By Emilia Boggs '20
I have been skating for as long as I remember. Figure skating is my favorite hobby and sport, so, when I found out that NCS would allow me to pursue what I loved most through doing an independent project as my winter sport, I quickly took the opportunity. I skate seven days a week from the months of November to March. During the rest of the year, I try to get on the ice as much as possible and usually skate two or three times a week. In the months that I skate everyday, my schedule consists of both afternoon and morning practices.
On Monday, Wednesday, and Friday, I get to the rink around 3:30 and skate until 5:30 and sometimes 6. On these days, the time when I am on the ice is called a “freestyle session”. During these freestyle sessions, I have private lessons, and in the remaining time, I can work on various different elements that I learned during my lesson. When I am on my own during these sessions, I work on moves in the field, which consist of different levels each with progressing difficulty that I have to practice in order to “test” them in front of multiple judges. Moves in the field are equivalent to footwork consisting of different turns each using a different edge and speed. In addition, I work on freestyle tests and dance tests. Freestyle tests are the same concept of moves in the field but, in order to test them, one must create a choreographed program filled with different elements such as jumps, spins, and footwork. Additionally, to prepare for dance tests, each level has three or more dances that you have to learn and finally perform with a partner. Freestyle session are a great time to solidify and practice everything I have learned in order to make sure that I will either pass tests or do well at competitions.
On the other days where I skate, I either have a group class or synchronized skating practice. On Thursdays and Saturdays I have group classes. Thursday consists of a thirty-minute “skills on ice” class followed by an hour of off-ice conditioning. During the on-ice portion of class, we work on something new each week. Sometimes we do turns and other times we do jumps. Then, on off-ice, we either do bodyweight circuits, ab circuits, or sometimes yoga. In addition, Saturday class is called power skating. During this time, we do a bunch of intervals of various speeds along with a mix of squats, sprints, or different leg positions such as one leg in the air.
Finally, on Sundays and Tuesdays, I have synchronized skating practice. On Sundays we have off ice from 1-2:15 followed by on ice from 2:30 to 3:30. Then, on Tuesdays we have morning practice from 5:45-7 am. Synchronized skating is when a team of about 12-16 skaters all skate on the ice at once doing a program in synch. As one can imagine, it is pretty hard for this many people to all learn the same step sequences, music counts, and footwork in order to look organized and together. My team starts our program in August each year. We learn the steps from August to about November and then competition season starts. Each year, we do about three competitions all over the East Coast. We even went to Florida last year to compete in the Easterns Synchronized Sectional Competition. Our first competition of the year usually serves as a critique and the judges give us feedback on how we could improve. Then, we take that feedback and alter our program in order for it to be the best it can be by the time of Easterns. Easterns is a qualifying competition for Nationals. The goal is to come in the top four during the first round to move on to the next round and then skate again in the qualifying round. The top teams then move on to Nationals and compete against other teams from all around the USA.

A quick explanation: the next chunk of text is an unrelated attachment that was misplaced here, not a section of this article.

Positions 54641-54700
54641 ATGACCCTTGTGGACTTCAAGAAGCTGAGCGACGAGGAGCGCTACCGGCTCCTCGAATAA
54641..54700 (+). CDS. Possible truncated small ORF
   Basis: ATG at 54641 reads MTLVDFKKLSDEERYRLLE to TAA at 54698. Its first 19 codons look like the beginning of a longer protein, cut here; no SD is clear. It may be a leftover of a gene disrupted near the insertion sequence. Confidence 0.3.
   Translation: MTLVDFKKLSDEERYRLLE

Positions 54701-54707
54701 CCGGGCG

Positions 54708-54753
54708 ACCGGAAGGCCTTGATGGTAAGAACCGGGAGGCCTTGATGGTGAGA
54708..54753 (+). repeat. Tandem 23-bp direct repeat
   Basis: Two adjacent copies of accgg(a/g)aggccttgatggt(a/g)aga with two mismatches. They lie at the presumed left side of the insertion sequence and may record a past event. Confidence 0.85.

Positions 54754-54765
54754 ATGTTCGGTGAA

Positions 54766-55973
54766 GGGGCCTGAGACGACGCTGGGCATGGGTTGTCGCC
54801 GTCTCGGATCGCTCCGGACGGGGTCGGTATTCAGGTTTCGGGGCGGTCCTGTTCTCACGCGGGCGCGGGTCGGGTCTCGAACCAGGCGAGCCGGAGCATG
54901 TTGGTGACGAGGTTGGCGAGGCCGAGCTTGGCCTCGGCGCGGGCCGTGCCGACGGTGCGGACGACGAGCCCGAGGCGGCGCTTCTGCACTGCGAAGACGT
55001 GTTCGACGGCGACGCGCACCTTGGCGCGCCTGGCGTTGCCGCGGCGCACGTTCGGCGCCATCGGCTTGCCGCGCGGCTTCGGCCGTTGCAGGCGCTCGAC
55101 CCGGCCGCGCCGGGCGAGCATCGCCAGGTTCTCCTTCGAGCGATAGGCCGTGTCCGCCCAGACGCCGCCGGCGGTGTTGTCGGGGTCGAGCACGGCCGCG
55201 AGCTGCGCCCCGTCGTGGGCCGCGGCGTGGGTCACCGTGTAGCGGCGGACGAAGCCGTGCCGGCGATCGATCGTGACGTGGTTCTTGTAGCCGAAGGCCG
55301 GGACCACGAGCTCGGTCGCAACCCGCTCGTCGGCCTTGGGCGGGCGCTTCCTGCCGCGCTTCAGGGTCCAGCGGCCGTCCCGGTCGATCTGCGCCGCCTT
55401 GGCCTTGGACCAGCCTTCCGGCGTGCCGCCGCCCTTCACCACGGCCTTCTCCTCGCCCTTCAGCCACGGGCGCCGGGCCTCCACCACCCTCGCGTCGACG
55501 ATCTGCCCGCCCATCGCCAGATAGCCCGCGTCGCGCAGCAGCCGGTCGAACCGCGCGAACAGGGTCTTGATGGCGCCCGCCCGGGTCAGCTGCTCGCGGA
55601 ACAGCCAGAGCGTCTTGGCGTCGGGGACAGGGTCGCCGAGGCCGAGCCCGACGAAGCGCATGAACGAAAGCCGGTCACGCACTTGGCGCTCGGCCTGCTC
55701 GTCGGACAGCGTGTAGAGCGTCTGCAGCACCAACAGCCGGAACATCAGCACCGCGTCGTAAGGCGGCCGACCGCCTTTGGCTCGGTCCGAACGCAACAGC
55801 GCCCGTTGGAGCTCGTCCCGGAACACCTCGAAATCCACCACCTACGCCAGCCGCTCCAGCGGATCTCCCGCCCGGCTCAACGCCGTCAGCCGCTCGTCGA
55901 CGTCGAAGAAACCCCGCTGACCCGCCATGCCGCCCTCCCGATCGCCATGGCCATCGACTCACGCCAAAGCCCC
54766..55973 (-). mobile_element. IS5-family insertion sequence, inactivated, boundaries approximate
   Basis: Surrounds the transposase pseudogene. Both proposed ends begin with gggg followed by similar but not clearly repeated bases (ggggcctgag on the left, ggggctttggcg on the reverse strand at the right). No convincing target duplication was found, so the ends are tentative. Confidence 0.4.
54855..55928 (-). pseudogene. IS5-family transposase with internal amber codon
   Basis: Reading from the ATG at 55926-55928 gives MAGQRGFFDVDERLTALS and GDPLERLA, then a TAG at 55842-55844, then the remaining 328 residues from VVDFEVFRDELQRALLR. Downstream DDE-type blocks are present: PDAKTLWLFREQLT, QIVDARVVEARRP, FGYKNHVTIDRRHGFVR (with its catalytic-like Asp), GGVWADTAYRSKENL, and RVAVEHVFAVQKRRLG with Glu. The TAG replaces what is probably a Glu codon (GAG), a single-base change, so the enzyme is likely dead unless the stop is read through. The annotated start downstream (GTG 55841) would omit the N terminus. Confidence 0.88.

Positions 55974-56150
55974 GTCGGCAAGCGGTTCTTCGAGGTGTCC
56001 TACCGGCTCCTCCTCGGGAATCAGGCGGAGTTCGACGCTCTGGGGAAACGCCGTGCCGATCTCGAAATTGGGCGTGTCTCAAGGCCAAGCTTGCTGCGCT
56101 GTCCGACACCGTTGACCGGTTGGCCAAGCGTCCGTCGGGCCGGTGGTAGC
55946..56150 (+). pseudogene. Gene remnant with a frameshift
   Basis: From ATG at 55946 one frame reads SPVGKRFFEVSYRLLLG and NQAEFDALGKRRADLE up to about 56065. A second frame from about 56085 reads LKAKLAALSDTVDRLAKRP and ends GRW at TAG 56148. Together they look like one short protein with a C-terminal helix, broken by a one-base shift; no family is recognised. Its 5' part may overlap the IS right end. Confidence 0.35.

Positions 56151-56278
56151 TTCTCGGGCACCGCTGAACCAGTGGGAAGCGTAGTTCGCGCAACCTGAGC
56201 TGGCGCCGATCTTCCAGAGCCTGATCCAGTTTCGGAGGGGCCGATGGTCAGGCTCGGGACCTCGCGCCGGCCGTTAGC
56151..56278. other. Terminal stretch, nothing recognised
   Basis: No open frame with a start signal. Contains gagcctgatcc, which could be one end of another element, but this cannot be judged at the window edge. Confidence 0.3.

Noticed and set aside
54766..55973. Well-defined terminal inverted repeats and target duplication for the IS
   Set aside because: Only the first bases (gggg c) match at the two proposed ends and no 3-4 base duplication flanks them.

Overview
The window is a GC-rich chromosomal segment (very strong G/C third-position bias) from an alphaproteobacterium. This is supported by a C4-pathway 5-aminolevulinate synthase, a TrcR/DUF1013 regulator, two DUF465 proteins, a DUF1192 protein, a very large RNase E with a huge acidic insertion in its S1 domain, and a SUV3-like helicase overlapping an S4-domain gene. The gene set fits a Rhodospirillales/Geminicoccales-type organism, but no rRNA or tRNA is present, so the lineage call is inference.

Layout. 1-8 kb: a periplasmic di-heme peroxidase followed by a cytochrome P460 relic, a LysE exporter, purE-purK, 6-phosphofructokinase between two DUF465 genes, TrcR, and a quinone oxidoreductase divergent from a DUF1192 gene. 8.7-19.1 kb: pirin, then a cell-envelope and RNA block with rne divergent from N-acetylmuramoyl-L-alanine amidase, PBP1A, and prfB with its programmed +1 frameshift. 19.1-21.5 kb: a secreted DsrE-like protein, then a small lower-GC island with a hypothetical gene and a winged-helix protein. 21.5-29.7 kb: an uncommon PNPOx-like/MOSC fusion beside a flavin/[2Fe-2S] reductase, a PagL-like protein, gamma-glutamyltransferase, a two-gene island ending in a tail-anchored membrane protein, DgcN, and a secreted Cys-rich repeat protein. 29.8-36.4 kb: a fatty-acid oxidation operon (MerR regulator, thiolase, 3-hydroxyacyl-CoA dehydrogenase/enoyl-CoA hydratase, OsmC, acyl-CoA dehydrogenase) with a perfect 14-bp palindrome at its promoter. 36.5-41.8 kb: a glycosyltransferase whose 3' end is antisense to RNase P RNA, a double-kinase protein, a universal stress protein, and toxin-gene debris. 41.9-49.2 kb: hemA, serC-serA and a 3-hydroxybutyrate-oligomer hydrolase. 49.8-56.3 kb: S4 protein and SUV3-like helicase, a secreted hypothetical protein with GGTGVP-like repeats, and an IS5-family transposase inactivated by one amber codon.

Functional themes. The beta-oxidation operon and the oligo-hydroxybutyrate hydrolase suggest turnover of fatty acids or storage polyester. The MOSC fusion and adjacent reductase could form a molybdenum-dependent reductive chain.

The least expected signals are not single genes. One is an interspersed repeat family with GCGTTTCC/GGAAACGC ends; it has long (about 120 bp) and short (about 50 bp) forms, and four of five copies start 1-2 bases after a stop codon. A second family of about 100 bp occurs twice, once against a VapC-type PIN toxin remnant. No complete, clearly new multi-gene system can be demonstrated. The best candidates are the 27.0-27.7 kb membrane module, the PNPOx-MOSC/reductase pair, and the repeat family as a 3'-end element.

Overall, skating is one of the things I love to do most outside of school, and as you can tell, it takes a lot of time. I am so thankful to go to a school that allows me to use my sports credit towards something that I am so passionate about. Even though it can be frustrating at times, the satisfaction of a well-done program is one of the best feelings in the world.